The other important message in this podcast is that liberalism’s inability to solve the contradictions of the capitalist system inevitably leads to the rise of fascism. Capitalist logic, Malthusian ideology, and an utter lack of ideas or a vision of a better future leads people to formulate terrifying solutions to the real problems we all face. As the hosts point out, the liberal system tells us that our resources are finite and overpopulation is a danger, and because they won’t propose a progressive solution to this issue, thousands of people worldwide see the solution to the problem in wiping out other ethnic groups or “races” so as to secure all the resources for their own group (and by extension, themselves).

The second piece is an excerpt from another episode of the show, featuring Angela Nagle, author of Kill All Normies. Nagle has produced one of the first books on the Alt-Right, and in this interview she explains how the media actually aids alt-right figures like Richard Spencer. In short, many journalists are wholly unable to properly interview neo-Nazis and their fellow travelers because they have little background knowledge about their beliefs.


It’s interesting to speculate as to why so many journalists and politicians fail to understand neo-Nazi ideology and often fail to take them as a serious threat. I’m just taking a stab in the dark here, but it could have to do with the fact that most of the journalists who conduct such interviews tend to be middle class liberals who don’t really hold strong beliefs. A feature of contemporary liberalism today is disdain for any kind of idealistic belief. Liberalism itself is often presented as though it’s not an ideology at all. Well sadly for the think tank crowd- people still believe in things, and some of those things are downright terrible. The only way you’re going to deal with them is to oppose them with counter-ideals, and as I wrote above, liberal centrists simply aren’t up to the task.

If the Shoe Fits…

The recent violence in Charlottesville unfolded while I was away from my computer, preventing me from giving detailed commentary. While the rest of the world was reacting, I had to sit on the sidelines and watch. I ended up reading this abomination of an article from Raw Story. I had to suppress my rage for days until I could get back and react to this idiotic piece, which seems to highlight everything that is wrong with America today. Let’s start with the obvious:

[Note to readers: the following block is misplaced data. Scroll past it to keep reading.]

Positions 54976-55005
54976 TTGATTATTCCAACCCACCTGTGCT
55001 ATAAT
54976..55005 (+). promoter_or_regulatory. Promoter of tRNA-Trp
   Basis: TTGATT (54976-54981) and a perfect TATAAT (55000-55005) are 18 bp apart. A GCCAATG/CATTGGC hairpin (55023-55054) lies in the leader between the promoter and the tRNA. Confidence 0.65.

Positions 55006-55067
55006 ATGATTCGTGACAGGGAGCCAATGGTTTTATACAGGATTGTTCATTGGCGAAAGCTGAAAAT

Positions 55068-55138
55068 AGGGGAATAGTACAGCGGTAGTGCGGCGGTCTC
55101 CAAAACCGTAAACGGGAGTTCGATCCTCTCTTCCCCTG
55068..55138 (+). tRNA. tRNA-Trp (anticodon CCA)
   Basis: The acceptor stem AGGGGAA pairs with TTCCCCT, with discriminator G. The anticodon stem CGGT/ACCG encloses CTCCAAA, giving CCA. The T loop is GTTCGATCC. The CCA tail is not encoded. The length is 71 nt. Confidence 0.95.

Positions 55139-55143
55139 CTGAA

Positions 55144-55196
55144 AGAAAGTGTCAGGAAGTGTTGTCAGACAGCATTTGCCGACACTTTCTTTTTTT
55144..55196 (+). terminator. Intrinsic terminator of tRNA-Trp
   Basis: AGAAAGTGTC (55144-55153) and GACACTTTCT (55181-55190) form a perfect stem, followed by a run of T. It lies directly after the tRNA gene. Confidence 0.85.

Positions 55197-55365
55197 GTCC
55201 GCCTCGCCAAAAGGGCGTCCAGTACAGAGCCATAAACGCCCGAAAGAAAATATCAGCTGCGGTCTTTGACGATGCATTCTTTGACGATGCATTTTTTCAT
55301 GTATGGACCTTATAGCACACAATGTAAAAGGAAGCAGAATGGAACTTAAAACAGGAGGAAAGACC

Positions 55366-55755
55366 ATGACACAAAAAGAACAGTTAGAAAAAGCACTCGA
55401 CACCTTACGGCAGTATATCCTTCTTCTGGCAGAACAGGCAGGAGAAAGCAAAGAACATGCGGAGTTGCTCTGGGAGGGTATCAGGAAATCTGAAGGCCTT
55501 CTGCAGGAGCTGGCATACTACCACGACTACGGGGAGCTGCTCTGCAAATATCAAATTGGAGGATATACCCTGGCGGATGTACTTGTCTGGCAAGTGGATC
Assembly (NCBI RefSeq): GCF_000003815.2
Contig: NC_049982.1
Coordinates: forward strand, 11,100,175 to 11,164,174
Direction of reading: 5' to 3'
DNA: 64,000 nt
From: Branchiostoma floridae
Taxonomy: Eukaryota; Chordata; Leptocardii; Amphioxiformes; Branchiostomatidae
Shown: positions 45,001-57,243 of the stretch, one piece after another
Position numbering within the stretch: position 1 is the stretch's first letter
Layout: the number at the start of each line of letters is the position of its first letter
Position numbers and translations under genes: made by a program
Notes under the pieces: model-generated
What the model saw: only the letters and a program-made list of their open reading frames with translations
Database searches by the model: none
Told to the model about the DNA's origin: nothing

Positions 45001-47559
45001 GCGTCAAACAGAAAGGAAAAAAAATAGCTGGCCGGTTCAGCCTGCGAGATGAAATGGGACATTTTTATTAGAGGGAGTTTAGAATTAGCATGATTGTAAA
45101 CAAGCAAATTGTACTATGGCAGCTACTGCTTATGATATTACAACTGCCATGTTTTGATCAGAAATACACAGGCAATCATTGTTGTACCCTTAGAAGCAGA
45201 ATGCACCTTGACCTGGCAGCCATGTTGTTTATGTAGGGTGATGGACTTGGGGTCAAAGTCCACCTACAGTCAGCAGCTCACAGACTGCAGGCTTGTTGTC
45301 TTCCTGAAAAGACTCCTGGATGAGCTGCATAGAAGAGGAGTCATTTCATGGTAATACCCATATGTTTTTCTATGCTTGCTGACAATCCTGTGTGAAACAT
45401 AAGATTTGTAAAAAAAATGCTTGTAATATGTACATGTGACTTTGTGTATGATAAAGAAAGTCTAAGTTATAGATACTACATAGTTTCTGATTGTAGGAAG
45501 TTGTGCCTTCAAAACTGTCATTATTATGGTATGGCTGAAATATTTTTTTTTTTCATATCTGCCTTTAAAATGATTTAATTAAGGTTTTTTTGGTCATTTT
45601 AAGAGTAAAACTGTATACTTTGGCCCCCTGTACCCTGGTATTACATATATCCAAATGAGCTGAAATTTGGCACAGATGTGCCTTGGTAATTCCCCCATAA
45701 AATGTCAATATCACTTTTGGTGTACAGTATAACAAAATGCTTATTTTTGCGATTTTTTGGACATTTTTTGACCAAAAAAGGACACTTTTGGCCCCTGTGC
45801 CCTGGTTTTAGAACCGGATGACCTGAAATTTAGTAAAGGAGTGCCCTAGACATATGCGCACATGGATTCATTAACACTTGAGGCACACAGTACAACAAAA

Got that folks? You see an angry racist, but apparently he’s not actually an angry racist. He just went to a racist rally and displayed anger. For all we know he could be a method actor learning a role.

No wait, hold on, turns out that’s not the case:

Peter Cvjetanovic, 20, told KTVN that he traveled from Reno to Charlottesville to protest the removal of a statue of Confederate General Robert E. Lee.

The student said that he wanted to attend the rally to support the white nationalist movement.

So he came out to support the white nationalist movement. And he was clearly angry at some point. But he’s not an angry racist. Okay.

“I came to this march for the message that white European culture has a right to be here just like every other culture,” Cvjetanovic opined.

That’s strange because General Lee has virtually nothing to do with European culture, and nobody is trying to deny European culture’s right to exist. It almost sounds like this guy is a racist, an angry one at that. But he says he’s not, so we must not trust our lying eyes. I had also expected the interviewer to maybe challenge or criticize his claims about Lee and European culture, but strangely they didn’t, because apparently Raw Story is fine with essentially publishing white nationalist propaganda. Think I’m exaggerating? Check this out:

Cvjetanovic added: “As a white nationalist, I care for all people. We all deserve a future for our children and for our culture. White nationalists aren’t all hateful; we just want to preserve what we have.”

This is one of the biggest lies of the white nationalist movement. If you go on virtually any white nationalist forum, apart from the endless debates about “who is white” you will see mostly threads trashing other races and ethnic groups. Very few white nationalists, especially those in America, display any significant understanding of European culture (many have never been to Europe). When they’re not seething with hatred against other races, they’re attacking whites, usually women, who don’t support them, as well as each other. It’s common to see white nationalists at each other’s throats, sometimes across several forums, often with mutual accusations of Jewish ancestry. If you want to see for yourself I suggest you bring popcorn.